Then there’s the decoupling of our food from fossil fuels. One quarter of the carbon accumulating in the air, is from our industrialized, globalized food system. This is a really bad idea.  Some 91 % of our seafood is imported for instance. That’s a lot of carbon, and, frankly some unknown harvesting and growing conditions- from Fukishima to the mangroves of Indonesia. Say we relocalized things a bit, and maybe cut a few things out- (hate to give up that coconut milk, avocadoes and coffee, so maybe we can hang around with a few essentials).  Re-localizing food and organic agriculture can reduce our carbon pollution by 25 %.  Plus, then we have the added benefit, that we rebuild our local food economies, our traditional ways of life, and have food security into the future.  There are some amazing farmers and farming projects at Hopi, Tesuque Pueblo, Ponca, Red Cliff and here on White Earth, as we try to tackle this. And of course those Oneidas and Six Nations kept their agricultural economies pretty strong, but, I am sure need some support, investment and the rest of us need to do the same. Those old seeds- the traditional seeds are nutritionally superior, and are far more resilient in a time of climate change. They just demand a relationship with us, not Monsanto. I find it ironic that the largest agricultural and trade empire in the north, the Hidatsa, Mandan and Arikara territory is not –restored to its glory, and instead, faces loss of all that is, and could be with groundwater contamination from fracking. That is a lack of vision.  New glasses over there, please.  And, once again , it effects all of us- the cloak of invisibility under which tribal sovereignty makes bad ecological, environmental and cultural decisions is not contained within one Indian nation. We are all impacted- I just happen to live where a pipeline from the Ft. Berthold reservation would cross, if we let them.

Grow traditional foods, and grow smart.  Then there’s hemp. Yes, I said it, it’s a four letter word for sure. We’ve become the people who slather ourselves with petroleum bi-products, and we seem to like it.  From plastic, to plastic, to body care products, to fertilizers, and car parts.  We are becoming petroleum bi products, and GMO corn syrup.  Honestly.  Now, get real, is that a good idea?  Hemp was a mainstay crop, in early industrialization- from sails to fabric to, these days hempcrete.  Both Navajo Nation and Pine Ridge have tried to grow this, only to have their crops seized by the DEA, which is, a sham, in the least- since hemp has no THC.  Hemp is considered to be a carbon negative raw material, and has some other agriculture potential (North Dakota even thought about it and Colorado legalized its production}. As well, hemp is one of a few plants which is successfully working in phytoremediation. That’s the use of plants to make an ecosystem healthier. Examples where phytoremediation has been used successfully include the restoration of abandoned metal-mine workings, reducing the impact of contaminants in soils, water, or air. Contaminants such as metals, pesticides, solvents, explosives, [1] and crude oil and its derivatives, have been mitigated in phytoremediation projects worldwide. Many plants such as mustard, hemp and pigweed] have proven to be successful at hyper-accumulating contaminants at toxic waste sites. Cleaning up a mess or two is a good idea while we’re at it.   Have a little courage, and get out of some boxes .Put in renewable energy and relocalize our economies, from food to housing, health and energy.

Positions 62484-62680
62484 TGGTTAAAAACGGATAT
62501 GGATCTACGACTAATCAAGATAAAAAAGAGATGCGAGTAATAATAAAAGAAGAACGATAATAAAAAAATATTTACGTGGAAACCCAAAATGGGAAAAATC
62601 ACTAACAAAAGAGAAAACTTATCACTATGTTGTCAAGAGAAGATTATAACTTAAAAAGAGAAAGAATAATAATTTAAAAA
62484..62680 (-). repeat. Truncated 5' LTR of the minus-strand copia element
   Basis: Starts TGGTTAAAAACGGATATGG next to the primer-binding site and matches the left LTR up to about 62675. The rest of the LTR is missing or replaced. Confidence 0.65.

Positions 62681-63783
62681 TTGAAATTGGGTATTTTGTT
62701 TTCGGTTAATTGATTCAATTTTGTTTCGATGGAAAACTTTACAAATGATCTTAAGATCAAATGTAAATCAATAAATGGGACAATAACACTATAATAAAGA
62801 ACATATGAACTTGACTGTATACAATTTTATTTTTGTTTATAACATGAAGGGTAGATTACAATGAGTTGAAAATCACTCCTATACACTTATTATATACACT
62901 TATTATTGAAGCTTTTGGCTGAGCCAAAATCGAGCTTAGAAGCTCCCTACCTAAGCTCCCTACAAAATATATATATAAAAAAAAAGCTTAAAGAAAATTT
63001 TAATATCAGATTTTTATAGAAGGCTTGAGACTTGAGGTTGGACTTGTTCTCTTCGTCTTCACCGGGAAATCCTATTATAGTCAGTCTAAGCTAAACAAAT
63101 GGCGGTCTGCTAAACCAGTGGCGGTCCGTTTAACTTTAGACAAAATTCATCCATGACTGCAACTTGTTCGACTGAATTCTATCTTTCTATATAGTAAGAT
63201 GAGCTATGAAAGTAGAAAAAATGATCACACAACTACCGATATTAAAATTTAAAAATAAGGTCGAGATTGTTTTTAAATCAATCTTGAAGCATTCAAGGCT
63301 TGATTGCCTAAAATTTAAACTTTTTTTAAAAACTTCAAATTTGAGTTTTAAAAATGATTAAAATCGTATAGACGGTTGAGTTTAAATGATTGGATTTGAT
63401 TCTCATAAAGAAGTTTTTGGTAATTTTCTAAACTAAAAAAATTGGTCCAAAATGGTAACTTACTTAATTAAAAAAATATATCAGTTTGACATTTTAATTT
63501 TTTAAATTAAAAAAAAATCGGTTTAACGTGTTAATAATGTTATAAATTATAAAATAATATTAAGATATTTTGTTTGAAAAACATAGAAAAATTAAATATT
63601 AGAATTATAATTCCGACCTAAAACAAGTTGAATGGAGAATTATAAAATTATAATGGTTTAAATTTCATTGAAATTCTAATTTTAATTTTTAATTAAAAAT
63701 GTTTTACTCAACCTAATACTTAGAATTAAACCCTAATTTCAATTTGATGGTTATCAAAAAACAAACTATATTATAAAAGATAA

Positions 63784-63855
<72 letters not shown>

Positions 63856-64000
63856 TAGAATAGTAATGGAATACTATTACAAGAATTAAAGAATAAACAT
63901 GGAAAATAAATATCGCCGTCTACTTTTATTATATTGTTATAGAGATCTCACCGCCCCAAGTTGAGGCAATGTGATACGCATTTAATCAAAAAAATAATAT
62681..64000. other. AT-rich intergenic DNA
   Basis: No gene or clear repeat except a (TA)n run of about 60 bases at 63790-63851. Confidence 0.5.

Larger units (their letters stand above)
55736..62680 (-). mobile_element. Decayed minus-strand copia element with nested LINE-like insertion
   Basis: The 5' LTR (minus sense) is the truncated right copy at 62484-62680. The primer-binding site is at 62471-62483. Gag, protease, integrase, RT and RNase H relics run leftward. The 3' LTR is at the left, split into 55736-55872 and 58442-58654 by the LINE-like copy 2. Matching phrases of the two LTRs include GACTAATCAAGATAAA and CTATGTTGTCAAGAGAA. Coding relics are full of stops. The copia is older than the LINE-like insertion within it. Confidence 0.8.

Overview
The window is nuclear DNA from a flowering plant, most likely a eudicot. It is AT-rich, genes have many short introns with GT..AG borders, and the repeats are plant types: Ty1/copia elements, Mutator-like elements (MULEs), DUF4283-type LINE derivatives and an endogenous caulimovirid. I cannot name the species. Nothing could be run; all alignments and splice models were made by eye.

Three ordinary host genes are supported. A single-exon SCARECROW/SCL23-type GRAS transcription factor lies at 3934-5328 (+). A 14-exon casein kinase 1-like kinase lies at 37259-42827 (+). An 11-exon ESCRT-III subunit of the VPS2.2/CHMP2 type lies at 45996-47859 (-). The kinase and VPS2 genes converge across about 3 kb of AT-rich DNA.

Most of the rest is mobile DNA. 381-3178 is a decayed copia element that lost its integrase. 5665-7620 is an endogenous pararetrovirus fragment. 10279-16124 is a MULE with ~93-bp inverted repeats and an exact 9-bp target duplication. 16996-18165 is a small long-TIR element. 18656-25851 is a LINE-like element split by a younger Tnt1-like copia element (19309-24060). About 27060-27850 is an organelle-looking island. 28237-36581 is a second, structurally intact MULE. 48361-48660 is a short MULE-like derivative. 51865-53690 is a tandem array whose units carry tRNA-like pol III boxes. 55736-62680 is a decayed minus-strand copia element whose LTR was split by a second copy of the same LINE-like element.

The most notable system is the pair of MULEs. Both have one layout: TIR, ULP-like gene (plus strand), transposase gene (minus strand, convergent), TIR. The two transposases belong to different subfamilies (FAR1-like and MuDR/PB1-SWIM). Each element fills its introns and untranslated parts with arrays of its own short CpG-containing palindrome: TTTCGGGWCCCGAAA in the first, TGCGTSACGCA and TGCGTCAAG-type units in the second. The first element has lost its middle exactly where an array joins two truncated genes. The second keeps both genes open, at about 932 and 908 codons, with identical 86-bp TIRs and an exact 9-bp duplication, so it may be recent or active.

There is vision out there.  Thunder Valley Community Development Plan on Pine Ridge is an example of vision being actualized. There, a collection of young and elders, coming together from a spiritual set of teachings and instructions, is creating a community which they envision- local food, renewable energy, sustainable housing, and a way of life which was intended for Lakota people. In their thinking, they define sustainability as,

“…Honoring those who came before us. Meeting the needs of the present generation, not compromising the future so that the coming generations are able to meet their own needs and guide our vision and renew each cycle of life.”

We have a prophecy about this time, as the time with a choice between two paths, one is well worn, but scorched, the other is not worn, and it is green.  I think that this time I now, and the choices for first nations are clearly demarked, with some torches of enlightenment and leadership already illuminating for us.